The motor. This is a mirror image of the pump. Oil from the pump arrives at a rear port and starts to push a piston out. The swashplate is close by the piston at this point but angles away from it, so as the piston pushes outward it slides "downhill" towards the widening gap.

As a result, the pump body turns. Its a bit like sitting down, then pushing with both feet on a slippery plate that angles away from you. If you were sat on a trolley that couldnt move back, you and it would move sideways.

After one piston moves out as far as the swashplate allows, another continues the push so the motor keeps turning. Extended pistons are forced back as the swashplate comes closer, thus emptying their lower-pressure oil through a second port and back to the pump. Flow through the ports is equally good in either direction, so when pump flow reverses the motor is driven the opposite way.

Most motors work with a fixed-angle swashplate, but some – like those in Merlos farm-spec models – angle the plate under electronic or hydraulic control. This increases motor chamber capacity and thus widen the machines speed range.

The charge pump. This does two jobs. While most of the oil churns round constantly between pump and motor at 300-400 bar (4,500-6,000psi) in a closed circuit, some washes through the pump and motor housings to pick up heat, collect necessary leakage from the pistons and keep everything sliding.

Pushing it round a circuit between the housings, a cooler, reservoir and filter is the charge pump, which is usually a gear-type unit driven from an extension of the main pump shaft. This unit lifts pressure to 13-15 bar (195-225psi) before delivering oil back to the pump housing. When the drive system is in neutral (pump swashplate not angled, so no flow) the oil simply circulates through the housings and cooler then back to the reservoir.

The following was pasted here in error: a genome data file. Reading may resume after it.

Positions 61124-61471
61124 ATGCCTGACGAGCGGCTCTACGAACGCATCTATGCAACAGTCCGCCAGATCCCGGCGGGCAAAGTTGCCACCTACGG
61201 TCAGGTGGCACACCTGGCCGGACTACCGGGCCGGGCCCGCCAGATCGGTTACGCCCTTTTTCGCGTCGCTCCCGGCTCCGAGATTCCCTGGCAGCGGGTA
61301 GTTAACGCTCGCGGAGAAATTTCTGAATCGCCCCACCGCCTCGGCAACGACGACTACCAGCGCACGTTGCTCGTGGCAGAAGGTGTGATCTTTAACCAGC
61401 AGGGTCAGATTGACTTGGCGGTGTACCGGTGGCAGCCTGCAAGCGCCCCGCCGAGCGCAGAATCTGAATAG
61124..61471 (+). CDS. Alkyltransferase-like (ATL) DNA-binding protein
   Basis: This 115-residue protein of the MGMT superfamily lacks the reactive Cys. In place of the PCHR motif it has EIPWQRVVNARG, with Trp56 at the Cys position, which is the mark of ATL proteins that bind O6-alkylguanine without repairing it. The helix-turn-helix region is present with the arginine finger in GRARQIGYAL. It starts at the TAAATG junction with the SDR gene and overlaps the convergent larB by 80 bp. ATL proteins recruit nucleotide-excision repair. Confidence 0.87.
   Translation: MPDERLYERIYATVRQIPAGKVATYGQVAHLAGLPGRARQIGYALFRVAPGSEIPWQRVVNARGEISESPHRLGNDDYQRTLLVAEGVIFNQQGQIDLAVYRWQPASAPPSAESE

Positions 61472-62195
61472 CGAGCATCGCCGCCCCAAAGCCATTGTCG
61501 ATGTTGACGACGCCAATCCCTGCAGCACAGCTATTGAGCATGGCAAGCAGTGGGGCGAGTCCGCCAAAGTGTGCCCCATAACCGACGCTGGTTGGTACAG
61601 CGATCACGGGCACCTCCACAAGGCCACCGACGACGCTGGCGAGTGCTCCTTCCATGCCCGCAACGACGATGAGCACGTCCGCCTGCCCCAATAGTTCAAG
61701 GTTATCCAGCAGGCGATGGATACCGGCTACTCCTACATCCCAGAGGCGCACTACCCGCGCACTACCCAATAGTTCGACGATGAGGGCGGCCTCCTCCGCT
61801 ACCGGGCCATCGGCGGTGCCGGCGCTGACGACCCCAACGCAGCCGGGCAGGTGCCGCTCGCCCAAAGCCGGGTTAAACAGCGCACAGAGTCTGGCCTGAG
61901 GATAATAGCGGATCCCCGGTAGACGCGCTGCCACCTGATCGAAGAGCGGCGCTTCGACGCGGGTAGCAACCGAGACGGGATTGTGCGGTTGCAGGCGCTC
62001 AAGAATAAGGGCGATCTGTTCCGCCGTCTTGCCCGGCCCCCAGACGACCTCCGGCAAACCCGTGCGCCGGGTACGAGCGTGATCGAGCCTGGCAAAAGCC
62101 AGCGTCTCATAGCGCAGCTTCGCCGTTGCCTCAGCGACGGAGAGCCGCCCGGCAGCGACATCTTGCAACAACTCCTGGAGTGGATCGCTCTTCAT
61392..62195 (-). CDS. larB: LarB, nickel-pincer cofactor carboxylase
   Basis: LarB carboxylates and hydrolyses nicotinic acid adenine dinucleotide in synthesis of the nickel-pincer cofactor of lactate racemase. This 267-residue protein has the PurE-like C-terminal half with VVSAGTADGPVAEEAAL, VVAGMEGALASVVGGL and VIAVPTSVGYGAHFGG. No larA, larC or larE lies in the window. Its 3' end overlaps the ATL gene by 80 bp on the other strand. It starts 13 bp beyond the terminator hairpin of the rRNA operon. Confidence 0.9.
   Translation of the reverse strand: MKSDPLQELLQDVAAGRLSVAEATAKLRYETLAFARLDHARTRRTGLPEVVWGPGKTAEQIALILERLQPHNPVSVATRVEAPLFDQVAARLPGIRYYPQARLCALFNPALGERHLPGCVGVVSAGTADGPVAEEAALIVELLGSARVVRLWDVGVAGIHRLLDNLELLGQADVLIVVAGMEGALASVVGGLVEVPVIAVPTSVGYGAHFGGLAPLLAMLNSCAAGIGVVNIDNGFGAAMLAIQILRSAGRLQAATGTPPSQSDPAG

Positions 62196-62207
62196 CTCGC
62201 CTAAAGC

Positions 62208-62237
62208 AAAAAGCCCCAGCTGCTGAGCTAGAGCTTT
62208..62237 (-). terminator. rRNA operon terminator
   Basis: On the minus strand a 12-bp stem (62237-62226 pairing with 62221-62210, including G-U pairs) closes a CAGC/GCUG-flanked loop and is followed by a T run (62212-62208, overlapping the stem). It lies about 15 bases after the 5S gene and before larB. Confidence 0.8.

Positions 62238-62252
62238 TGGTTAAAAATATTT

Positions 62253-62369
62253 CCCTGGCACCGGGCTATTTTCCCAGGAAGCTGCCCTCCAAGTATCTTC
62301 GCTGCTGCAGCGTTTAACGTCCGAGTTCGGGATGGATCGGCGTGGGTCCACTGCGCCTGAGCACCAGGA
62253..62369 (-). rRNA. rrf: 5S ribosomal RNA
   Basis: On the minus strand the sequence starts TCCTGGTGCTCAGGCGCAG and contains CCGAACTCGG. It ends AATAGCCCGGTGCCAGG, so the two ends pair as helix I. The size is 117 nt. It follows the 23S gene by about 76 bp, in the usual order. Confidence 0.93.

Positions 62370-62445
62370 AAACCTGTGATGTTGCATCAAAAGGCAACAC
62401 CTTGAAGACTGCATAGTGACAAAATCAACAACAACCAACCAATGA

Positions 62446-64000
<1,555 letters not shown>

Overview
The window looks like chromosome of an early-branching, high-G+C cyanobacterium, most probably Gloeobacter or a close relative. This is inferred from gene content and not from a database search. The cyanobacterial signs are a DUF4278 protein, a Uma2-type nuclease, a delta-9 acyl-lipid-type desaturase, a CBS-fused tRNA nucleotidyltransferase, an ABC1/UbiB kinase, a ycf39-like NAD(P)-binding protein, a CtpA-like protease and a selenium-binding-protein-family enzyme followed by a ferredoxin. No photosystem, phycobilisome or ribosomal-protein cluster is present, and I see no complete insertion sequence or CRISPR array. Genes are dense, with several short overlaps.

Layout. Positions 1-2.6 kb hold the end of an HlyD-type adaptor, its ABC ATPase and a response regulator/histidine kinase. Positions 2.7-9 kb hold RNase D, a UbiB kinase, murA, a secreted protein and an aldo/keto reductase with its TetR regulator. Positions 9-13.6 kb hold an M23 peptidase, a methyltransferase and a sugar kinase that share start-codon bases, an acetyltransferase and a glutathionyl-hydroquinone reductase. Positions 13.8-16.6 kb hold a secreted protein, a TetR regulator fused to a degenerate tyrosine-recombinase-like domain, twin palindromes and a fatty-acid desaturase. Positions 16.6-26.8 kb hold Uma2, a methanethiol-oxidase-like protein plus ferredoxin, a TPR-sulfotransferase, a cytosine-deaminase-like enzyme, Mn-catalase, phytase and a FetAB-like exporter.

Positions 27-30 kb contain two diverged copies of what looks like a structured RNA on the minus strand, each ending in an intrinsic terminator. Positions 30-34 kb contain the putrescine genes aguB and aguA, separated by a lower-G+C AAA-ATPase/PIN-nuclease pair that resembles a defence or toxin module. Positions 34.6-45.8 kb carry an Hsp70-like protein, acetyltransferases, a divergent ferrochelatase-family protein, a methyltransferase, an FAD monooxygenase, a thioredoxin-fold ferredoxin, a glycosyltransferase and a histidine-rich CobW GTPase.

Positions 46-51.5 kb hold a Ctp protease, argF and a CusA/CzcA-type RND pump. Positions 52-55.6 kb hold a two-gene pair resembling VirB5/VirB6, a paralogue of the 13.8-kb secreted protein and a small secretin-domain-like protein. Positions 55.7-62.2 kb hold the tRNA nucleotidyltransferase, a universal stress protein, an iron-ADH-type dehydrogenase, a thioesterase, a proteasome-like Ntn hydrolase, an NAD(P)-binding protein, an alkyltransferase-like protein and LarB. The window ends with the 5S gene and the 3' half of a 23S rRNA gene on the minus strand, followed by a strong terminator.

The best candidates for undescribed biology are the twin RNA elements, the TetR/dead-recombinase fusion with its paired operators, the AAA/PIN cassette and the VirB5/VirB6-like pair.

But as soon as the driver calls for action and angles the pump swashplate, oil from the charge pump fills piston bores and pushes them out to follow it.

Swashplate control. The pump swashplate moves as the driver works his control lever or (on some machines) opens the throttle. This would be hard work by hand alone, as charge pressure is holding one or more pistons against the pump swashplate.

So a pair of oil-fed servos do the donkey work, using main circuit pressure to boost driver effort, move the swashplate, then hold it at the required angle until another command arrives. As swashplate movement is stepless, so is speed control.

All together now

Bringing the main players together produces a typical hydrostatic drive circuit. It looks complicated, for all the bits are there – the main pump and its swashplate, the servos, the motor and its swashplate, connecting hoses, the charge pump, the cooler, reservoir, filter and control valves.

Not to mention two significant relief valves, provided to limit system pressure should the pump seize or load from the wheels prove too much for it.

Oil wont compress, so pushing the left piston moves the right one out with just about equal force. Oil transfers energy by raising its pressure – the principle underpinning hydrostatic drive (diag courtesy J Deere).